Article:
How Eating Disorders Affect Interoception and Keep You Trapped in Trauma Responses

Current trauma theories are recognizing the role of disordered eating as misdirected attempts at self-calming intolerable emotion.

I couldn’t be happier.  Seeing disordered eating as a self-calming strategy that has become additive gives trauma survivors and therapists a chance to address these issues with more compassion and effectiveness.

Disordered eating harms the body, and it has some unique “add-ons” in terms of sensory processing problems.


Disordered eating damages the ability to be connected to your body through interoceptive processing.  This is not a good thing.  If your therapist has asked you to use quiet meditative visualization, and all you can feel is the quart of ice cream you ate 30 minutes ago in your gut….If your therapist has ever told you that you needed to ground yourself and you couldn’t feel your body, or asked you how your sadness or anger felt in your body, and you had no answer to give….

You were most likely experiencing a lack of interoceptive registration or discrimination.

We know a considerable amount about how disordered eating affects interoception.  Here are some of the highlights:

  • Chronic starving decreases the sensation of hunger, and to some degree, thirst.  Anorexics don’t mind.  They generally don’t want to be hungry.  But without those signals, the body and the mind are now less connected via interoception.  This is a loss of sensory registration, and no brain can process information it DOESN’T RECEIVE.
  • When food is consumed, the sensory experience is now very intense in comparison, and awareness of the body is sudden and often unwelcome.  Like a foot that was numb from being sat on for a while, the normal actions of digestion can be incredibly strong.  When the digestive system is deprived, processes get more difficult to tolerate for many sensitive people.  Now interoception is a poorly regulated/modulated sense.
  • Binges increase interceptive awareness.  Filling a stomach or intestine too full too fast will massively increase interoceptive awareness, because the largest number of receptors for interoception are, wait for it, in the tissues of the abdomen.  All that distention and digestion will bring someone in a numb or depersonalized state back into their window of tolerance briefly.  The reason it won’t last is because it will soon become too stimulating.  But at the beginning, it will return them from that ‘checked out” state.
  • So does purging.  The effect of rapidly emptying the stomach or colon is intensely interoceptive in nature.  The strong sensory input will stimulate that vagus response and allow depersonalization and derealization to abate.  But this isn’t a promotion of purging.  It is an explanation of why it is so addictive.  Again, it is rapid and effective way to not feel so numb.  The cost of purging to your body is severe and progressive.  It might be one of the most difficult disordered eating behaviors to let go because of its strong effects on interoception.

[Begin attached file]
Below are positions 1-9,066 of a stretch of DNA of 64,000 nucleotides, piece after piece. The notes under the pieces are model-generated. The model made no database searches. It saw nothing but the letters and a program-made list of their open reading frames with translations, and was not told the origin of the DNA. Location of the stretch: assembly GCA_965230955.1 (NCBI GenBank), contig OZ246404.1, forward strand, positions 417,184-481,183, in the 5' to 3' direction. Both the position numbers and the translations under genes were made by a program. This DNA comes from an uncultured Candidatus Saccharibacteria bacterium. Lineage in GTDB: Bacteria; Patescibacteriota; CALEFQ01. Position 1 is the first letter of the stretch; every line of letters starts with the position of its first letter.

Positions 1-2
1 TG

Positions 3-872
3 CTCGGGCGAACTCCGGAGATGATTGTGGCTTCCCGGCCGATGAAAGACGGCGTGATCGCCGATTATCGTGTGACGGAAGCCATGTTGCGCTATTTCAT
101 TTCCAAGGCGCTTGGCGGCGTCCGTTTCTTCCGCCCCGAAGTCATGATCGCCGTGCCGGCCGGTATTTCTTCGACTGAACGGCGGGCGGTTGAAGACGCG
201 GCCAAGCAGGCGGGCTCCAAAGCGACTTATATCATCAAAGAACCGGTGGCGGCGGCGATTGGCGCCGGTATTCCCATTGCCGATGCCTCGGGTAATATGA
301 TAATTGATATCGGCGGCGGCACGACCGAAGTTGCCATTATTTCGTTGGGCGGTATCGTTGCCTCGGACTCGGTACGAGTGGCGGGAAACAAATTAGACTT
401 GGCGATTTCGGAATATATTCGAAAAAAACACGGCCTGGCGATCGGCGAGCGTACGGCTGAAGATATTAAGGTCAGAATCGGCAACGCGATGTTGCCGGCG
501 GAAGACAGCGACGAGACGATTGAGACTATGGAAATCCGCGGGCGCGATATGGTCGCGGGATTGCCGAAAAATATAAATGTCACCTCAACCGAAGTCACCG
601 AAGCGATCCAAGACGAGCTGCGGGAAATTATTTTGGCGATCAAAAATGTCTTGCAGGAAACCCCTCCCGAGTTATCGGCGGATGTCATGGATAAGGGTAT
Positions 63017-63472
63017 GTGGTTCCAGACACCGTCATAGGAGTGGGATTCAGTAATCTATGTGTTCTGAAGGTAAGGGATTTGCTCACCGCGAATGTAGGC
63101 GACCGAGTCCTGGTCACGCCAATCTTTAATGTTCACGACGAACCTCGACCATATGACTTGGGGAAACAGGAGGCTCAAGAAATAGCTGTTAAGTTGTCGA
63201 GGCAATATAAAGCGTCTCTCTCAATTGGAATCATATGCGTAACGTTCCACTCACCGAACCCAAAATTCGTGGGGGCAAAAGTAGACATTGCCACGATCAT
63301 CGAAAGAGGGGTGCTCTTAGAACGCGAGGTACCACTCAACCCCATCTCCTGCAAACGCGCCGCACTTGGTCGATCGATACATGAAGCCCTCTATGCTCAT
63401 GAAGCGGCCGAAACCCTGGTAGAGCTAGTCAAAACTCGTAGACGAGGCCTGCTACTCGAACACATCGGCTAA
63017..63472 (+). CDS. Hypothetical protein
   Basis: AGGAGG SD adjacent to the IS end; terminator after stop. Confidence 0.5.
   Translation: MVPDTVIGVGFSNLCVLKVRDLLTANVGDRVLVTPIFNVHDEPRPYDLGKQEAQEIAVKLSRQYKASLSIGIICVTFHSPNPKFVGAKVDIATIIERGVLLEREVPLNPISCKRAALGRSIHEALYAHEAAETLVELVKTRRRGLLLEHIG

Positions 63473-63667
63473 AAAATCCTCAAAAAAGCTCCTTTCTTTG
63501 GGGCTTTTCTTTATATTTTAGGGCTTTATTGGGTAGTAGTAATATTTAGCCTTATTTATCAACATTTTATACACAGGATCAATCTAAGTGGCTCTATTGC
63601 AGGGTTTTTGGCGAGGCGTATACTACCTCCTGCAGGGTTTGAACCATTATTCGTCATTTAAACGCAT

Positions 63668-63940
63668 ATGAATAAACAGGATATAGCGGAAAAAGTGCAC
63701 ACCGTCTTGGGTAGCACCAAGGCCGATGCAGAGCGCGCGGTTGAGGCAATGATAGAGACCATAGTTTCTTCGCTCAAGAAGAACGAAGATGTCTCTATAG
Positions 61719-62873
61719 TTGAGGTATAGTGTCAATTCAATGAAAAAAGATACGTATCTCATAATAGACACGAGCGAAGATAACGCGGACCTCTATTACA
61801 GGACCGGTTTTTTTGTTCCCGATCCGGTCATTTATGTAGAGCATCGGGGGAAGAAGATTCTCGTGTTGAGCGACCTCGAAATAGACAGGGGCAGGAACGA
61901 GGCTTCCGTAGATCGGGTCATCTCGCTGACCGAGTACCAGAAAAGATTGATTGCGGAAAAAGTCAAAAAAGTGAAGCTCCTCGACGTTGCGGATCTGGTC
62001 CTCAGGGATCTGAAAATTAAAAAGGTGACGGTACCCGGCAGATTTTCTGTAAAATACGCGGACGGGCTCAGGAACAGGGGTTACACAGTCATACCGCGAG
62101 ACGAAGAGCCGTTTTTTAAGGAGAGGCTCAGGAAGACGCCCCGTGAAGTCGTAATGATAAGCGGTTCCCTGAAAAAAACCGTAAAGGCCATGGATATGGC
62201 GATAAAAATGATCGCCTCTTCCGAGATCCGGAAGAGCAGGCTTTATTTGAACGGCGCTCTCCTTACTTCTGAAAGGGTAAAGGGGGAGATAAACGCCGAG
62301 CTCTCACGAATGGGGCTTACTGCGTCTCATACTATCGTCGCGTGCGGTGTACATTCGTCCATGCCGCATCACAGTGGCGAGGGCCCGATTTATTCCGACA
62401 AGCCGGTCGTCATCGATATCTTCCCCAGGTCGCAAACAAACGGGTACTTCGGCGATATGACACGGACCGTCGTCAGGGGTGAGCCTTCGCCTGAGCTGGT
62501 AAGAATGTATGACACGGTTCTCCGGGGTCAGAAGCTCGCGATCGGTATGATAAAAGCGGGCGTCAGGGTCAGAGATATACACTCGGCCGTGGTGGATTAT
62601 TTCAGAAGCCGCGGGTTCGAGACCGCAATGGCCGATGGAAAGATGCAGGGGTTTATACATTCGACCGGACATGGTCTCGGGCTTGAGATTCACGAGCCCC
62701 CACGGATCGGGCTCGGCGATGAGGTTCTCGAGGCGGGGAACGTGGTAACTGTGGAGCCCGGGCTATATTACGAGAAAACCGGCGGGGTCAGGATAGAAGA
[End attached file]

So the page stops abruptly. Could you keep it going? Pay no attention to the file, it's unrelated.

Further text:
As an occupational therapist, I have been trained in physical treatment methods to increase a client’s interoception that are based in neurology and physiology.  They don’t require clients to talk about their past or their current struggles to use effectively, and clients can be taught how to use them outside of a clinic setting.  For trauma survivors, thoughts and emotions related to the past can come up when sensory processing treatment improves their connection to their body.  Psychotherapy with a skilled trauma therapist will help trauma survivors with disordered eating to take their improved interoceptive skills into their counselor’s session and make progress in healing the past and the present.

For more information on interoception, read Why Interoception Should Matter to Adults With DID  .


Published by Cathy Collyer

I am a licensed occupational therapist and a licensed massage therapist, in private practice in the NYC area. I have over 25 years of professional experience in adult and pediatric treatment, with a focus on sensory processing issues and treating the consequences of complex trauma. I am the author of four books, including "Staying In The Room: Managing Medical And Dental Care When You Have DID" and "The Practical Guide To Toilet Training Your Child With Low Muscle Tone". Over the years I have lectured about trauma treatment and pediatric development.

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